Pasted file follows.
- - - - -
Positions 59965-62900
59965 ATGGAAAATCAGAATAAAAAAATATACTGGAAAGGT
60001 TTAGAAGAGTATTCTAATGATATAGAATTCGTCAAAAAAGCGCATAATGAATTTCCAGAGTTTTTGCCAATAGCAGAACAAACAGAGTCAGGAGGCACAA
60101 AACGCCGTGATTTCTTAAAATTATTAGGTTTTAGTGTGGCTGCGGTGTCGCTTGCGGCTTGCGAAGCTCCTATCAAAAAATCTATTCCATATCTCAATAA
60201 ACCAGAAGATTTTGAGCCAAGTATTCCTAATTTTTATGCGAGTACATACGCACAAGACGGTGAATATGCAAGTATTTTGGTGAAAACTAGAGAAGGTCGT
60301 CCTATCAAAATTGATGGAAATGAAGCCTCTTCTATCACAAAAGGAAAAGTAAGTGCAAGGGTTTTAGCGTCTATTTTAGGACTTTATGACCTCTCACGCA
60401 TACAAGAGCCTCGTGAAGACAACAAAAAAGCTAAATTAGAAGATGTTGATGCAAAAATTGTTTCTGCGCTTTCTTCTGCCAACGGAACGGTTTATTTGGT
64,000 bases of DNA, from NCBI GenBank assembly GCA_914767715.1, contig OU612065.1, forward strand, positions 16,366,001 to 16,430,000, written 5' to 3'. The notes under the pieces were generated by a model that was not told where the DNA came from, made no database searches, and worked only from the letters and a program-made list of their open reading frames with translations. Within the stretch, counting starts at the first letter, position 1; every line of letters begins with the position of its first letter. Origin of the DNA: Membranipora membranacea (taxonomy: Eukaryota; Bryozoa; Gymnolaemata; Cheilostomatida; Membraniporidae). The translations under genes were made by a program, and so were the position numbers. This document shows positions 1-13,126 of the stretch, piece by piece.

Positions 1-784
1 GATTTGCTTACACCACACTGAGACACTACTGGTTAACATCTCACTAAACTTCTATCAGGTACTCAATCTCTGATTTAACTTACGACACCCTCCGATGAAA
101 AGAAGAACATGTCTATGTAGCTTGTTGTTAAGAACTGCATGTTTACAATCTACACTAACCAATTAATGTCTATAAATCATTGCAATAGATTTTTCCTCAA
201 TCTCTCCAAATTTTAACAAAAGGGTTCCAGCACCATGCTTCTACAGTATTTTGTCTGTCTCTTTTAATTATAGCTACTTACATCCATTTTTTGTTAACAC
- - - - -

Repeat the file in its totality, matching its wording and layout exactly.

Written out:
Positions 59965-62900
59965 ATGGAAAATCAGAATAAAAAAATATACTGGAAAGGT
60001 TTAGAAGAGTATTCTAATGATATAGAATTCGTCAAAAAAGCGCATAATGAATTTCCAGAGTTTTTGCCAATAGCAGAACAAACAGAGTCAGGAGGCACAA
60101 AACGCCGTGATTTCTTAAAATTATTAGGTTTTAGTGTGGCTGCGGTGTCGCTTGCGGCTTGCGAAGCTCCTATCAAAAAATCTATTCCATATCTCAATAA
60201 ACCAGAAGATTTTGAGCCAAGTATTCCTAATTTTTATGCGAGTACATACGCACAAGACGGTGAATATGCAAGTATTTTGGTGAAAACTAGAGAAGGTCGT
60301 CCTATCAAAATTGATGGAAATGAAGCCTCTTCTATCACAAAAGGAAAAGTAAGTGCAAGGGTTTTAGCGTCTATTTTAGGACTTTATGACCTCTCACGCA
60401 TACAAGAGCCTCGTGAAGACAACAAAAAAGCTAAATTAGAAGATGTTGATGCAAAAATTGTTTCTGCGCTTTCTTCTGCCAACGGAACGGTTTATTTGGT
64,000 bases of DNA, from NCBI GenBank assembly GCA_914767715.1, contig OU612065.1, forward strand, positions 16,366,001 to 16,430,000, written 5' to 3'. The notes under the pieces were generated by a model that was not told where the DNA came from, made no database searches, and worked only from the letters and a program-made list of their open reading frames with translations. Within the stretch, counting starts at the first letter, position 1; every line of letters begins with the position of its first letter. Origin of the DNA: Membranipora membranacea (taxonomy: Eukaryota; Bryozoa; Gymnolaemata; Cheilostomatida; Membraniporidae). The translations under genes were made by a program, and so were the position numbers. This document shows positions 1-13,126 of the stretch, piece by piece.

Positions 1-784
1 GATTTGCTTACACCACACTGAGACACTACTGGTTAACATCTCACTAAACTTCTATCAGGTACTCAATCTCTGATTTAACTTACGACACCCTCCGATGAAA
101 AGAAGAACATGTCTATGTAGCTTGTTGTTAAGAACTGCATGTTTACAATCTACACTAACCAATTAATGTCTATAAATCATTGCAATAGATTTTTCCTCAA
201 TCTCTCCAAATTTTAACAAAAGGGTTCCAGCACCATGCTTCTACAGTATTTTGTCTGTCTCTTTTAATTATAGCTACTTACATCCATTTTTTGTTAACAC